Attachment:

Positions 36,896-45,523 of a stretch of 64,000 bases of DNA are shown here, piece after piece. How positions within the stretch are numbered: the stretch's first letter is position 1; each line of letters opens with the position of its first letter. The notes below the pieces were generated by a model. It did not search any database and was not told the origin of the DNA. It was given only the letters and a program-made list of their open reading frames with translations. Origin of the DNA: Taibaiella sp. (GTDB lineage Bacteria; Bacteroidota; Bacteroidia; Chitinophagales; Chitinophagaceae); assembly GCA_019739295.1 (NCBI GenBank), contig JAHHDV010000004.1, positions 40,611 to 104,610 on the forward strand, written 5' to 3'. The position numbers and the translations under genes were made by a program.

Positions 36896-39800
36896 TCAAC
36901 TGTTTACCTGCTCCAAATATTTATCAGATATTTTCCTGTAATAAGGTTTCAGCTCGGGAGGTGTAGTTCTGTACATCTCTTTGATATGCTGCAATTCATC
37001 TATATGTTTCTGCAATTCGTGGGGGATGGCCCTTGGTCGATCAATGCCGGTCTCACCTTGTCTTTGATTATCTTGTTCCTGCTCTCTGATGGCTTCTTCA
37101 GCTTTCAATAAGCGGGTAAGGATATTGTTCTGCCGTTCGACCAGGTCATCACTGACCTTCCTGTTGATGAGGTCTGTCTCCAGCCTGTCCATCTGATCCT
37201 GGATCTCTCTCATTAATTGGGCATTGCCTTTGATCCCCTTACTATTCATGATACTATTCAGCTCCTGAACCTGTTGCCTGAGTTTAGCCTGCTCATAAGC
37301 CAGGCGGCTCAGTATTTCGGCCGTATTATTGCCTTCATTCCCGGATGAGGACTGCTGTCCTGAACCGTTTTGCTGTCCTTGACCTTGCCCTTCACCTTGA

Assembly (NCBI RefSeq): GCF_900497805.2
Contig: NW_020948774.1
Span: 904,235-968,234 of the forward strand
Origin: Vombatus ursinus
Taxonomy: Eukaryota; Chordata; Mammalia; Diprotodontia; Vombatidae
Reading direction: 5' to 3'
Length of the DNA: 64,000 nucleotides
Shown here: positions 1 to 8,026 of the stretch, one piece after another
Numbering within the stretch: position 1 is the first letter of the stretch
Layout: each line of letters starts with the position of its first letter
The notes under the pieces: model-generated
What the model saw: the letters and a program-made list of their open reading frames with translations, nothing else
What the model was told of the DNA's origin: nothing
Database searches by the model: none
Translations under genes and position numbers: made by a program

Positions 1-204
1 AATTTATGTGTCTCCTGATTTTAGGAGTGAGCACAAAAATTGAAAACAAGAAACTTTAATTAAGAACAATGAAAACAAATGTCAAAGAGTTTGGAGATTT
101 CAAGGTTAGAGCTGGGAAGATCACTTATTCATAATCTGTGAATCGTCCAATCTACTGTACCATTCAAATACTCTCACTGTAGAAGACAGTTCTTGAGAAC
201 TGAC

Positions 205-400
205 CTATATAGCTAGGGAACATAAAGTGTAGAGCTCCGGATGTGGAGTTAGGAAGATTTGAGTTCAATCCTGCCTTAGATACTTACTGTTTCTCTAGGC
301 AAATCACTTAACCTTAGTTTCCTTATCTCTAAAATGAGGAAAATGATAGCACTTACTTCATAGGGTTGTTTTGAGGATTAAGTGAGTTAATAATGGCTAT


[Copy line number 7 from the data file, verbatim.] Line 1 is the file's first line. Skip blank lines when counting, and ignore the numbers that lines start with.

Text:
37201 GGATCTCTCTCATTAATTGGGCATTGCCTTTGATCCCCTTACTATTCATGATACTATTCAGCTCCTGAACCTGTTGCCTGAGTTTAGCCTGCTCATAAGC